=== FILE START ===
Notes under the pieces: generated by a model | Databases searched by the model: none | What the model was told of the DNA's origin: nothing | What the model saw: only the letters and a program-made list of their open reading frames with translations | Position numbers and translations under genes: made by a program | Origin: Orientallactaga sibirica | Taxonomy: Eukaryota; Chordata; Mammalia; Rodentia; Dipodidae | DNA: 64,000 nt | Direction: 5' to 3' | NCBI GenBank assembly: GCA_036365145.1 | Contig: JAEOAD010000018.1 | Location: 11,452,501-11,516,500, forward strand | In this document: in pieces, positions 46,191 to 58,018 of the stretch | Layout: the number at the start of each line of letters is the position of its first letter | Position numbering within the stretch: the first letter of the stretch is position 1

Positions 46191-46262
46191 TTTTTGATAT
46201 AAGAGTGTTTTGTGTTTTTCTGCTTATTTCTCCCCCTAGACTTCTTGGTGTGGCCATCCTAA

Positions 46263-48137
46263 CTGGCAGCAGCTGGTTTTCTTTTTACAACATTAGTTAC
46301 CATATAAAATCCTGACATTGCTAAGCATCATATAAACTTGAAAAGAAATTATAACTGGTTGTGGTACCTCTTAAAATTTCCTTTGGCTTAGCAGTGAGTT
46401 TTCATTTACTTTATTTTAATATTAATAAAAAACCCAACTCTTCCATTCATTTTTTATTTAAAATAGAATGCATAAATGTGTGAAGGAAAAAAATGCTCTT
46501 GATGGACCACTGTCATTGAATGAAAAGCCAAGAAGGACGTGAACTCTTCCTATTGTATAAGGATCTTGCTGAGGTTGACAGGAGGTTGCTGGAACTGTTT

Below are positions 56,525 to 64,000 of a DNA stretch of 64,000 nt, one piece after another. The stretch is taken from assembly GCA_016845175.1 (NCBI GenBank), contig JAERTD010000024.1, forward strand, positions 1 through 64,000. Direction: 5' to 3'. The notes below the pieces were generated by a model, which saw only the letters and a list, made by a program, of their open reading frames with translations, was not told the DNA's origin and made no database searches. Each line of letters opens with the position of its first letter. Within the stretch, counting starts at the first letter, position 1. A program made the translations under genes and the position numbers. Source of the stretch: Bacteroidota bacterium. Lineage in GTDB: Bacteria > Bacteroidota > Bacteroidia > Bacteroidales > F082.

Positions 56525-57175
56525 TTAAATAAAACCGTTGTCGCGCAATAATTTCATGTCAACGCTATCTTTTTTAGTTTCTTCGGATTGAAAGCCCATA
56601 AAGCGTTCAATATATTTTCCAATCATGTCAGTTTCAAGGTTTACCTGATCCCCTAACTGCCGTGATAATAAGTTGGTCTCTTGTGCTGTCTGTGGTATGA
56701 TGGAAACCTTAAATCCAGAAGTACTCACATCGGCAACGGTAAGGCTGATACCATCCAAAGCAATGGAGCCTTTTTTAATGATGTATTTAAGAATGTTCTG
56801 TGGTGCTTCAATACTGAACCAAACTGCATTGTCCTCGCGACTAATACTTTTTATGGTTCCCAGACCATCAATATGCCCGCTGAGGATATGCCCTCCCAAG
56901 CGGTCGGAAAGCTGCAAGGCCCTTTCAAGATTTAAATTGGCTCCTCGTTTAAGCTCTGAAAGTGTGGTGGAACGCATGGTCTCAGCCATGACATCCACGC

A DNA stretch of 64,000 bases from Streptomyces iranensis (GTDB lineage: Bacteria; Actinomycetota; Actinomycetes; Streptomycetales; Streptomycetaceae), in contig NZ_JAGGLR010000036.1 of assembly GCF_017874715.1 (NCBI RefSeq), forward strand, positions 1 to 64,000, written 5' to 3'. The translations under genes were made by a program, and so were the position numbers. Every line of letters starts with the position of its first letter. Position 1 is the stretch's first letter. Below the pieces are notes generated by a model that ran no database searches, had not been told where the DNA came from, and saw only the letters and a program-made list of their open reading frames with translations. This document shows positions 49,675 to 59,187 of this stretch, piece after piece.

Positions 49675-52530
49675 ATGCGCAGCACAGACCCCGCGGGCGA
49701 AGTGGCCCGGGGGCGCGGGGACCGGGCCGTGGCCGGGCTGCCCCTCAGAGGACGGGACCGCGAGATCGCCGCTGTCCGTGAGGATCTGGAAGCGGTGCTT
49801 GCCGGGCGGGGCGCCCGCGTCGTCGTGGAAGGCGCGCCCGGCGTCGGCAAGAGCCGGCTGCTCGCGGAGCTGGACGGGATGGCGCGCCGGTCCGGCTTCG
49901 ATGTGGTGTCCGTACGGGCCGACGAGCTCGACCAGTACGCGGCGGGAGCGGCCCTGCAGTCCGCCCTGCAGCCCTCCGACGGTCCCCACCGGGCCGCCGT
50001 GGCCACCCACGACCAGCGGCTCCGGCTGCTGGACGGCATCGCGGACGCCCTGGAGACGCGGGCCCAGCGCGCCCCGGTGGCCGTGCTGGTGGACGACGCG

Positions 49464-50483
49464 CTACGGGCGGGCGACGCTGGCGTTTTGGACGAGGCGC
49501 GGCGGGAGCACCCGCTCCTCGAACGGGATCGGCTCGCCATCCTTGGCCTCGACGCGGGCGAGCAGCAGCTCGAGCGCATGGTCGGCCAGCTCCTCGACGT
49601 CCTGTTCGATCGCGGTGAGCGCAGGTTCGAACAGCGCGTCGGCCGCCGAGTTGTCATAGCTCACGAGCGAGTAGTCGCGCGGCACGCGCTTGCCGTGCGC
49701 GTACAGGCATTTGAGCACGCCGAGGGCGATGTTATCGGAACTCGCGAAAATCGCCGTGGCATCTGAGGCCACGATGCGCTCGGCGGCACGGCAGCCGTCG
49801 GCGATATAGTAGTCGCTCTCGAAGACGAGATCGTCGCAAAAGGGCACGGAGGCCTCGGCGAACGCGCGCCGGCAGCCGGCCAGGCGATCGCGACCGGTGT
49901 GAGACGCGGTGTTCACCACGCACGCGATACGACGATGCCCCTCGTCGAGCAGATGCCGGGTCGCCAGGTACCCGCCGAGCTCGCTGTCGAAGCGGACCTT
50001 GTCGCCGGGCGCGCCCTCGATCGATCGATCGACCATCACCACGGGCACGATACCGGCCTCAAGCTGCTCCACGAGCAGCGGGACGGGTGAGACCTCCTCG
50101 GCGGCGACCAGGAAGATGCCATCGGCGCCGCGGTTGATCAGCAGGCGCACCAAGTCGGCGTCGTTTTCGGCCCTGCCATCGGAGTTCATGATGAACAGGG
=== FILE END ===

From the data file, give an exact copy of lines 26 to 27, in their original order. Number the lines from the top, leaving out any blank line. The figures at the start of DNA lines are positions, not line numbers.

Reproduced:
49501 GGCGGGAGCACCCGCTCCTCGAACGGGATCGGCTCGCCATCCTTGGCCTCGACGCGGGCGAGCAGCAGCTCGAGCGCATGGTCGGCCAGCTCCTCGACGT
49601 CCTGTTCGATCGCGGTGAGCGCAGGTTCGAACAGCGCGTCGGCCGCCGAGTTGTCATAGCTCACGAGCGAGTAGTCGCGCGGCACGCGCTTGCCGTGCGC